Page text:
The History of Bitcoin Pizza Day and Its Importance For The Industry
Few events in the crypto industry have had such a profound and long-lasting impact as the Bitcoin Pizza Day did. Celebrated every year on May 22, it is seen by many not only as a pivotal point in the history of cryptocurrencies but as the day that helped change the world forever.
But, how did $25 worth of Papa John’s pizza manage to take cryptocurrencies from the depth of BitcoinTalk forums and turn them into a major economic driving force? We dive deep into the history of the Bitcoin Pizza Day and its significance for the industry.
The History of Bitcoin Transactions
First introduced through a whitepaper in a small mailing list in 2008, Bitcoin came to life in January 2009 when its first block was mined. Promising a deflationary monetary system free of government intervention, Bitcoin first attracted only a small group of crypto-savvy programmers and engineers, remaining mostly underground throughout its first year.
It wasn’t until 2010 that Bitcoin began gaining more attention, with thousands of users discussing the novel asset class on forums and chat rooms across the globe. Mining Bitcoin at the time was simple and widely available—anyone with a home computer would have been able to mine hundreds, if not thousands of coins in its first year of existence.
There was no fixed rate for a single Bitcoin as no one was interested in selling them. The first time Bitcoin gained any value was on October 12, 2009 when Martti Malmi, a Finnish developer that helped Satoshi work on Bitcoin, sold 5,050 BTC for $5.02, giving 1 BTC the value of $0.0009.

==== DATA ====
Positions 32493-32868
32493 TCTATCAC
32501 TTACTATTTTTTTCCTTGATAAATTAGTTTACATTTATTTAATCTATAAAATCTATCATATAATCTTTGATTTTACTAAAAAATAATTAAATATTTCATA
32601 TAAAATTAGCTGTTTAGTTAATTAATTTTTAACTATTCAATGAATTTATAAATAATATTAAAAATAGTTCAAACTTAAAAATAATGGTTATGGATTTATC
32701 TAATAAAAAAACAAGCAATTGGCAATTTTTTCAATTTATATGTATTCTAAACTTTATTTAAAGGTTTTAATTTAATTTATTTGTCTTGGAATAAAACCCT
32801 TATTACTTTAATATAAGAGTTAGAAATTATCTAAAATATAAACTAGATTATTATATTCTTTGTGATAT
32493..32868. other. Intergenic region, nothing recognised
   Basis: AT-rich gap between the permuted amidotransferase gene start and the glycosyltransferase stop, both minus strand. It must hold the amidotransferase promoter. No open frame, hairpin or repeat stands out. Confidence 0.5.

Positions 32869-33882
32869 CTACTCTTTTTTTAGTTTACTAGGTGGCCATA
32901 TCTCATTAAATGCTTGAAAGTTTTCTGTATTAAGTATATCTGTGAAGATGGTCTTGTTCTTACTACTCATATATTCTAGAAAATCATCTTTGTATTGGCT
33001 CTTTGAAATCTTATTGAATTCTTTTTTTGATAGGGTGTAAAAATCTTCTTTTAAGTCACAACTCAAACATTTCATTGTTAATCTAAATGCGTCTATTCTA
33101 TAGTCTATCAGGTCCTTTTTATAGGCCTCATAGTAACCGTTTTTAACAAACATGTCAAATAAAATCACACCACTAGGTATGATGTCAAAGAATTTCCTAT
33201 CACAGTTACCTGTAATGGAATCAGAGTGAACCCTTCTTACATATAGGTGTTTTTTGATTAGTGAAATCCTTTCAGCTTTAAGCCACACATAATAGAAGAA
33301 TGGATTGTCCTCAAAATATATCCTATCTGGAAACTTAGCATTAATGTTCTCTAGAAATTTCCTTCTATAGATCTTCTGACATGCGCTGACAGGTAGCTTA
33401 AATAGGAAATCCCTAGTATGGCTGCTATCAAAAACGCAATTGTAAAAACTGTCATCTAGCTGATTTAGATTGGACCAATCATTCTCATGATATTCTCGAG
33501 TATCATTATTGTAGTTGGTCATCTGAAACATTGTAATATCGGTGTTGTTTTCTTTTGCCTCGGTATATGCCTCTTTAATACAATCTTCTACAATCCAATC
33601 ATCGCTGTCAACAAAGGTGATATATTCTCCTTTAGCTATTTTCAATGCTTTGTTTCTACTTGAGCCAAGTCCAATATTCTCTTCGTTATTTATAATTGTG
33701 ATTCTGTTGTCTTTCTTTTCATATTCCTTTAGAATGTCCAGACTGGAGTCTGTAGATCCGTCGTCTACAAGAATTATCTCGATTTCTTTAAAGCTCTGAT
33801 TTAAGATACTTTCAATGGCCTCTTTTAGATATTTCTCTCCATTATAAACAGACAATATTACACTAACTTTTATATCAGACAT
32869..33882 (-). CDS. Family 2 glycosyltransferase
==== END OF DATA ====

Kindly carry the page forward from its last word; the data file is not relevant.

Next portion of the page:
In the following months, more and more people began exchanging the bitcoins they mined for fiat currencies, pushing Bitcoin’s price upwards. However, despite significant increases in the first few months of 2010, Bitcoin was still worth less than $0.002.
While exchanging Bitcoin for cash became a regular occurrence in 2010, it wasn’t until May that year that the first transaction involving the novel digital currency was recorded.
Pizza for Bitcoins?
On May 19, 2010, Laszlo Hanyecz, a computer programmer living in Florida, went to the BitcoinTalk forum with a novel idea to exchange some of the bitcoins he owned for pizza. With widely available payment processors and super-fast cryptocurrency mobile wallets, the idea of paying with Bitcoin might not sound revolutionary, but at the time it certainly was.
Hanyecz’s forum post, titled “Pizza for bitcoins?” presented a radical idea—paying for pizza in bitcoins.
“You can make the pizza yourself and bring it to my house or order it for me from a delivery place, but what I’m aiming for is getting food delivered in exchange for bitcoins where I don’t have to order or prepare it myself, kind of like ordering a ‘breakfast platter’ at a hotel or something, they just bring you something to eat and you’re happy!,” Hanyecz wrote in the post.
When two days passed and no one responded to his request, Hanyecz asked whether or not the 10,000 BTC he offered was “too low.”
However, the following day, on May 22, Hanyecz went back to the forum to share that he had successfully traded 10,000 BTC for two Papa John’s pizzas.